Laboratory analysis of explanted MAGnetic Expansion Control (MAGEC) growing rods.
The aim of this study was to measure the force produced by explanted MAGEC rods compared with new rods and assess the influence of clinical variables.
MAGEC rods are increasingly used in early-onset scoliosis. Some data are available describing the structure of explanted MAGEC rods, but to date, no study has assessed their function.
Explanted MAGEC rods were received from seven UK and one Danish center. The force produced by explanted rods on activation with the external remote controller was measured using a dedicated jig. Forces were compared with two unused rods as well as the manufacturer's defined standard (42 Ibf). Clinical variables were collected from contributing centers where possible and correlated with the force measurements.
Forty-five MAGEC rods from 25 cases were received for analysis. The mean age at insertion was 8.6 years and rods were in vivo for a mean of 2.7 years in predominantly dual rod constructs. Two unused MAGEC rods produced a mean force of 45.3 (0.25) and 50.2 (1.4) Ibf, above the manufacturer's stated standard. Of the 45 explanted rods, 10 (22%) produced force greater or equal to manufacturer's standard, mean 46.7 (2.7) Ibf. Six rods (13%) produced some force but less than the manufacturer's standard, mean 34.8 (3.6) Ibf. Twenty-nine rods (64%) produced no force. The duration the rods were in vivo was significantly negatively correlated with the force produced on testing (r = −0.63, P < 0.005). Of the 12 rods implanted longer than 38 months, none produced any force.
This is the first study of the force, and hence likely function, of explanted MAGEC rods. The majority of explanted rods produced no force, while others produced reduced force. These findings raise questions regarding the longevity of the implant and further clinical outcome studies are recommended.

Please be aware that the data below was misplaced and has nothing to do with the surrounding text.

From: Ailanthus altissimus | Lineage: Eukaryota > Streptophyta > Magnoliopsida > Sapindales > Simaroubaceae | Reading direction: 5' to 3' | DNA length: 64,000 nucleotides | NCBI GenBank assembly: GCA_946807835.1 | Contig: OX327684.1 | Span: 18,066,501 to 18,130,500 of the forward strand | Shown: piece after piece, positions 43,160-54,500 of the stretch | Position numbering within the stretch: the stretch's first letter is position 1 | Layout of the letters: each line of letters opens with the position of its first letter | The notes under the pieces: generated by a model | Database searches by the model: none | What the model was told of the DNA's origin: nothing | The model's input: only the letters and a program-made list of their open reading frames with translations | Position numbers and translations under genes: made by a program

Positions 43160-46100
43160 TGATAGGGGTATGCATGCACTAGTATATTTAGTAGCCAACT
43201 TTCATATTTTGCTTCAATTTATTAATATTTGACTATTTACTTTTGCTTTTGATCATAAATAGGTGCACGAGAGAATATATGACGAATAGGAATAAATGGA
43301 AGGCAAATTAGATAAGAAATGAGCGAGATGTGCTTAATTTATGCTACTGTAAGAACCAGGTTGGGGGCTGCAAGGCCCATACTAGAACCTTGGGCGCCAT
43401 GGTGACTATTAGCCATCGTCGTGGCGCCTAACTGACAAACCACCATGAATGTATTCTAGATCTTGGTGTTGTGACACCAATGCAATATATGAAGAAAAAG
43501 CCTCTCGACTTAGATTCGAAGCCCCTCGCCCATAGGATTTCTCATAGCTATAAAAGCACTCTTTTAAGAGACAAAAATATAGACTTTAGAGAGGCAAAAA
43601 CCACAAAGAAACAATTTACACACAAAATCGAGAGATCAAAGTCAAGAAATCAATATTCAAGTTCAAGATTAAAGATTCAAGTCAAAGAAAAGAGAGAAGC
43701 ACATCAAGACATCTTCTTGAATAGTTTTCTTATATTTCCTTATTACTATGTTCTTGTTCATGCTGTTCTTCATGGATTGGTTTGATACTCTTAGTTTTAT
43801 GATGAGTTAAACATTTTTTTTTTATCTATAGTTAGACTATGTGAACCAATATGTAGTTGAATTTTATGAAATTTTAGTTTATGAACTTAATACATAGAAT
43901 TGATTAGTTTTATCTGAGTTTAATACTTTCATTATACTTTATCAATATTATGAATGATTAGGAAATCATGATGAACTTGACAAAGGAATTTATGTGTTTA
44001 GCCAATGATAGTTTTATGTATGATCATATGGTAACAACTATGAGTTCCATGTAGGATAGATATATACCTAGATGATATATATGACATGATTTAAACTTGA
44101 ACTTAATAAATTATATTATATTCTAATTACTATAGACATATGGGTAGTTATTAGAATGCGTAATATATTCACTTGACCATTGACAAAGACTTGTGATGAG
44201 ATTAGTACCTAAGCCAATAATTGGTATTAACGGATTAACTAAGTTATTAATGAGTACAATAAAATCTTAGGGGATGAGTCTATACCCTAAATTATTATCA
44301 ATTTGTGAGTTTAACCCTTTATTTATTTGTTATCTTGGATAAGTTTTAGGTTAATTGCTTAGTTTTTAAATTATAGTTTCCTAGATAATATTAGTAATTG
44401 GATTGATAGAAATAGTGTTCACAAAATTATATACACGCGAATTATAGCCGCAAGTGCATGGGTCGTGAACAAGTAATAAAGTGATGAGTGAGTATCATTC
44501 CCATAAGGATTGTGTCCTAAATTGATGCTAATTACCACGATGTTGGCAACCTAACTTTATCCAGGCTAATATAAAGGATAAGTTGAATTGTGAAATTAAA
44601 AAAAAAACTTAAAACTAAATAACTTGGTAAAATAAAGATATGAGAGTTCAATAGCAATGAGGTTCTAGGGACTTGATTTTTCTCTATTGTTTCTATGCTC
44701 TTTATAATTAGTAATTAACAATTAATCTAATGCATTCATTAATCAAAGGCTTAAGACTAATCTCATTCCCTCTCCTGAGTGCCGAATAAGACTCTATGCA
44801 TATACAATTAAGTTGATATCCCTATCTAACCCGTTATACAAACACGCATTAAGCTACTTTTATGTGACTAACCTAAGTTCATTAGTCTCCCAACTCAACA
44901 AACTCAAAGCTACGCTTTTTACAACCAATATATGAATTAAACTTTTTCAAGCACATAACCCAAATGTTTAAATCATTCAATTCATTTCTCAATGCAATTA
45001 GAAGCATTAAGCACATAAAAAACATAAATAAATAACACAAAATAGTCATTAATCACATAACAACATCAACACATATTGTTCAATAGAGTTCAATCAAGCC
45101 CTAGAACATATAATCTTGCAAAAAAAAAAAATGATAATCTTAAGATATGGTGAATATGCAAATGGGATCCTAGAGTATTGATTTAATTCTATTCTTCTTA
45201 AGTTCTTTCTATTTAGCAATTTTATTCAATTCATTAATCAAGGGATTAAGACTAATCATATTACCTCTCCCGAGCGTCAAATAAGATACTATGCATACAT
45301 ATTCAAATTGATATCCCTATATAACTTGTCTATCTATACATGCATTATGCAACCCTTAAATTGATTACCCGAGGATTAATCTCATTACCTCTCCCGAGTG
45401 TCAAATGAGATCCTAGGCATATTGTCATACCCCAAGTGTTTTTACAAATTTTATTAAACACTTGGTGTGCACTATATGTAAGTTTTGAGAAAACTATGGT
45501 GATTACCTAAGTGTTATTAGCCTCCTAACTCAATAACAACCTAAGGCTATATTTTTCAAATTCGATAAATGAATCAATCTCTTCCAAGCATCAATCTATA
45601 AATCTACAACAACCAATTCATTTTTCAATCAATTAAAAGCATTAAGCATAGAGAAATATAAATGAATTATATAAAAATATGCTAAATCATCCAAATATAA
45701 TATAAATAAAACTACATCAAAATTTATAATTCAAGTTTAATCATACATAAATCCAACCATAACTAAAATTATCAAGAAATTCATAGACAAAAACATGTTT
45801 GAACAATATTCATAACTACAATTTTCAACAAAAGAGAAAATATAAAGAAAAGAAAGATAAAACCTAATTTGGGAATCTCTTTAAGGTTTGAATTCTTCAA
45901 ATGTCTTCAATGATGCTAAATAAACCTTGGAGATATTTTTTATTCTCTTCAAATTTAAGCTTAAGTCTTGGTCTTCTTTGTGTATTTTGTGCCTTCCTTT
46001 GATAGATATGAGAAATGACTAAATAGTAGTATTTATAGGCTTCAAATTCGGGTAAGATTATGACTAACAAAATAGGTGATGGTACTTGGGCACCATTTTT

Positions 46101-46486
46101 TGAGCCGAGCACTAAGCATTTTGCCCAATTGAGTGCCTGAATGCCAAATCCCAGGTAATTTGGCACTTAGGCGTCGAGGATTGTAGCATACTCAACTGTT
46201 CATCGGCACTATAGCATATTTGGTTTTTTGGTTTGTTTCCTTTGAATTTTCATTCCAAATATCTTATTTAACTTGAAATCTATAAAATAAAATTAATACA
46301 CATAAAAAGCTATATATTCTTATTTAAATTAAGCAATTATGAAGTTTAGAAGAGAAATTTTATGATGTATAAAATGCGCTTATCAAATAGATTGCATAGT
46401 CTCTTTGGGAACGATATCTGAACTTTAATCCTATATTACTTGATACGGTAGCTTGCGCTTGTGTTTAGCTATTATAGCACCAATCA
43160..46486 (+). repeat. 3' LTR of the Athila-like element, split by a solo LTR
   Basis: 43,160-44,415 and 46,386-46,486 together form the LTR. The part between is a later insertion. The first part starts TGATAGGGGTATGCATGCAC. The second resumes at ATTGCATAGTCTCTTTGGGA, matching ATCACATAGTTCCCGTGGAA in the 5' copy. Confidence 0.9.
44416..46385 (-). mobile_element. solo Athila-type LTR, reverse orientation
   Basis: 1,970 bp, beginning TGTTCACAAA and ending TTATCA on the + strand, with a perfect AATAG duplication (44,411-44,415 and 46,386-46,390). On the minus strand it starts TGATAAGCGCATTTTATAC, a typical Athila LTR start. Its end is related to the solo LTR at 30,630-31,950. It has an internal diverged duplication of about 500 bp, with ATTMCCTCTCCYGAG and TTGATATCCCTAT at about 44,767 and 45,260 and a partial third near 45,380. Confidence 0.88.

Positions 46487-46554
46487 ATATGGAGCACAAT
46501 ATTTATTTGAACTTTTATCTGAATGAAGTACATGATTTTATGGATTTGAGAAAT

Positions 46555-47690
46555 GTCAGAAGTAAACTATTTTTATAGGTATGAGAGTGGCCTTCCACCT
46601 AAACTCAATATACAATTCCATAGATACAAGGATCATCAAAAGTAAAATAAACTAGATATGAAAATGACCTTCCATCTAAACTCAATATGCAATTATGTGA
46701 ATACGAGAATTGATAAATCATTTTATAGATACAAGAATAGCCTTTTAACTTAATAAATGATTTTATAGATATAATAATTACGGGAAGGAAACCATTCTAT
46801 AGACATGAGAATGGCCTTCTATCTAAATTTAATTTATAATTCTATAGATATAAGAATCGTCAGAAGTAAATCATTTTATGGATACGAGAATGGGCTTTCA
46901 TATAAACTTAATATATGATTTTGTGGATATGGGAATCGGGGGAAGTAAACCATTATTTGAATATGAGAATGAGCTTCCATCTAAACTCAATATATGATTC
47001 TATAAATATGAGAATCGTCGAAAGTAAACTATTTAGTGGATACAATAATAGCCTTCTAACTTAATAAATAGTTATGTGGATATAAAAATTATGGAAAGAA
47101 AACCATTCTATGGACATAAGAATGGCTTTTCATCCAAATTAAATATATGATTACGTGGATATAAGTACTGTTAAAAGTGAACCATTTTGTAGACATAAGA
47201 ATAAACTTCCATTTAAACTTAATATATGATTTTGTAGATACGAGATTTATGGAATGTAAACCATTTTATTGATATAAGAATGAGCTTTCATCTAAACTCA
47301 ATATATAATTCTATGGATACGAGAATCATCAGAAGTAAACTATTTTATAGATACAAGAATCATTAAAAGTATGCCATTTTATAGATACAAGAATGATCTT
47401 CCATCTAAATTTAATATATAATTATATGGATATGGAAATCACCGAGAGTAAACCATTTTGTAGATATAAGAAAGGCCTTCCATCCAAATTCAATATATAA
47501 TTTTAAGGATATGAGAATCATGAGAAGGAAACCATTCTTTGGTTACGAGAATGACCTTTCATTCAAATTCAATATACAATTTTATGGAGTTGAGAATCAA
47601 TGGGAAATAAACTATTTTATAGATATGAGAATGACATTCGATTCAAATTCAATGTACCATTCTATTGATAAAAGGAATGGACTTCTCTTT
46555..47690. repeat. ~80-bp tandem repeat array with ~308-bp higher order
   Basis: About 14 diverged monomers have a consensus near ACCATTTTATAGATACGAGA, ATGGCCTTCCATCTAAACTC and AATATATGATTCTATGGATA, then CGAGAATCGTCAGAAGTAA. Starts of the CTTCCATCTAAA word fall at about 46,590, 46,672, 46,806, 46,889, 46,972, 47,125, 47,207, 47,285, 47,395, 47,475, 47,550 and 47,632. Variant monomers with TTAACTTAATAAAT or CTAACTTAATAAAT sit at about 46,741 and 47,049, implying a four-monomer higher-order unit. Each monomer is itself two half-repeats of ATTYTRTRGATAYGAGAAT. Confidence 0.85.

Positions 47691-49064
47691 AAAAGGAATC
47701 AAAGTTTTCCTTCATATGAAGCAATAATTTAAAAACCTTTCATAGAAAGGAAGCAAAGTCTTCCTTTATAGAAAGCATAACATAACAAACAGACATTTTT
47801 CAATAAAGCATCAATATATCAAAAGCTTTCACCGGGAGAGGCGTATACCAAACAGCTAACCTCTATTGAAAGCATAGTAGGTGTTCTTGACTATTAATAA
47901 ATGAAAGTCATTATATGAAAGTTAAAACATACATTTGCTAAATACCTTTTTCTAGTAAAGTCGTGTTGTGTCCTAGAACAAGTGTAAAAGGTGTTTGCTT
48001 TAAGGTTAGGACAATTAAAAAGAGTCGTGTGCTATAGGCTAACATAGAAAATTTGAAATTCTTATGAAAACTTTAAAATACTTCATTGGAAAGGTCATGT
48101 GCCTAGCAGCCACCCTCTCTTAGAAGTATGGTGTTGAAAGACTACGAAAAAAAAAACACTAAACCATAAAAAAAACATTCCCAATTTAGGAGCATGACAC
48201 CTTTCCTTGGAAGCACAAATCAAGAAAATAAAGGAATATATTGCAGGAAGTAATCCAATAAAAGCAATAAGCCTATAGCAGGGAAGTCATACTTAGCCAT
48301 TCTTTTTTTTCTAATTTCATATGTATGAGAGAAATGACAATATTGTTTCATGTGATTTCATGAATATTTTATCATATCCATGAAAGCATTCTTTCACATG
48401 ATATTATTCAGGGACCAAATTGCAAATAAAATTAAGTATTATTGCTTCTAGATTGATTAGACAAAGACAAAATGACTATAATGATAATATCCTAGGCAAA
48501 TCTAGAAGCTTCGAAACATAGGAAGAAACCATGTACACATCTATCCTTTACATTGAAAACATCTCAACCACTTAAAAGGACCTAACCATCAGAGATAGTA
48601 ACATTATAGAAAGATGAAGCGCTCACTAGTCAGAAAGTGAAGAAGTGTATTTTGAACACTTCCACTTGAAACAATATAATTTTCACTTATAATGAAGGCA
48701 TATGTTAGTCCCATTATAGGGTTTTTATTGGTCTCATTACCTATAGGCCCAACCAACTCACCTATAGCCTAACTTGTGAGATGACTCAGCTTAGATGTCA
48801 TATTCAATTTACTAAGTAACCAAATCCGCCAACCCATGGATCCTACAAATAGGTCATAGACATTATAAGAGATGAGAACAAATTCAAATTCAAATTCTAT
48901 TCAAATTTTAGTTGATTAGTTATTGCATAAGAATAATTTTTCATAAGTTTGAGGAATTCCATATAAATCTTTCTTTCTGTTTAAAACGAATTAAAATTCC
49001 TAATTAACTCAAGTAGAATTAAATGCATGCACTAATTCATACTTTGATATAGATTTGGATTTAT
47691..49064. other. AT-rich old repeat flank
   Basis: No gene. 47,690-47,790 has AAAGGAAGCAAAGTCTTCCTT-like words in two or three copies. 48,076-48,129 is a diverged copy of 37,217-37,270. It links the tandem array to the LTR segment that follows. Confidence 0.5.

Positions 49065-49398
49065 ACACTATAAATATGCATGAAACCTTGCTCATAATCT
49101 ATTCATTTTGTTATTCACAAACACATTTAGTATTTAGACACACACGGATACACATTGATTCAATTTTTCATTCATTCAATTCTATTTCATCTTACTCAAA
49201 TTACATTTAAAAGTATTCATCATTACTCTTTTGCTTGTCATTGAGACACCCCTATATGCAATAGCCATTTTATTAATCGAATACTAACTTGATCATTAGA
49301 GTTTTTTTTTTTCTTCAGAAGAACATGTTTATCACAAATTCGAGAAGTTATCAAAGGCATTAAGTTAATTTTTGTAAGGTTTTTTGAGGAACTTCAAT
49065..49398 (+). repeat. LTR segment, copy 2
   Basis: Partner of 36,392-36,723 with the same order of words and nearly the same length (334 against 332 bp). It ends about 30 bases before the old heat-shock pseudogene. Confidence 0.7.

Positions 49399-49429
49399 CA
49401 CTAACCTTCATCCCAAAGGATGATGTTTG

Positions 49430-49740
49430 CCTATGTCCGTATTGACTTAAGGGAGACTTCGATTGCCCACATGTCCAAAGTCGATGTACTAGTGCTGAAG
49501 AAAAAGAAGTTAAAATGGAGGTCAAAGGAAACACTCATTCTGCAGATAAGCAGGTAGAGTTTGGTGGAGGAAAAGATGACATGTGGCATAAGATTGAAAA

Level of Evidence: 4
45 explanted MAGEC rods from 25 patients were independently analysed to assess the force produced by the implants. The majority of explanted MAGEC rods produced no force. Less than a quarter of rods were able to produce force comparable to the pre-implantation state or manufacturer's standard.
∗Great North Children's Hospital, Royal Victoria Infirmary, Newcastle upon Tyne, UK
†School of Mechanical and Systems Engineering, Newcastle University, Newcastle upon Tyne, UK.
Address correspondence and reprint requests to Paul R.P. Rushton, FRCS (Tr & Ortho), Great North Children's Hospital, Royal Victoria Infirmary, Newcastle upon Tyne, UK NE1 4LP; E-mail: firstname.lastname@example.org
Received 1 May, 2018
Revised 27 June, 2018
Accepted 3 July, 2018
The device(s)/drug(s) is/are FDA-approved or approved by corresponding national agency for this indication.
No funds were received in support of this work.
Relevant financial activities outside the submitted work: expert testimony.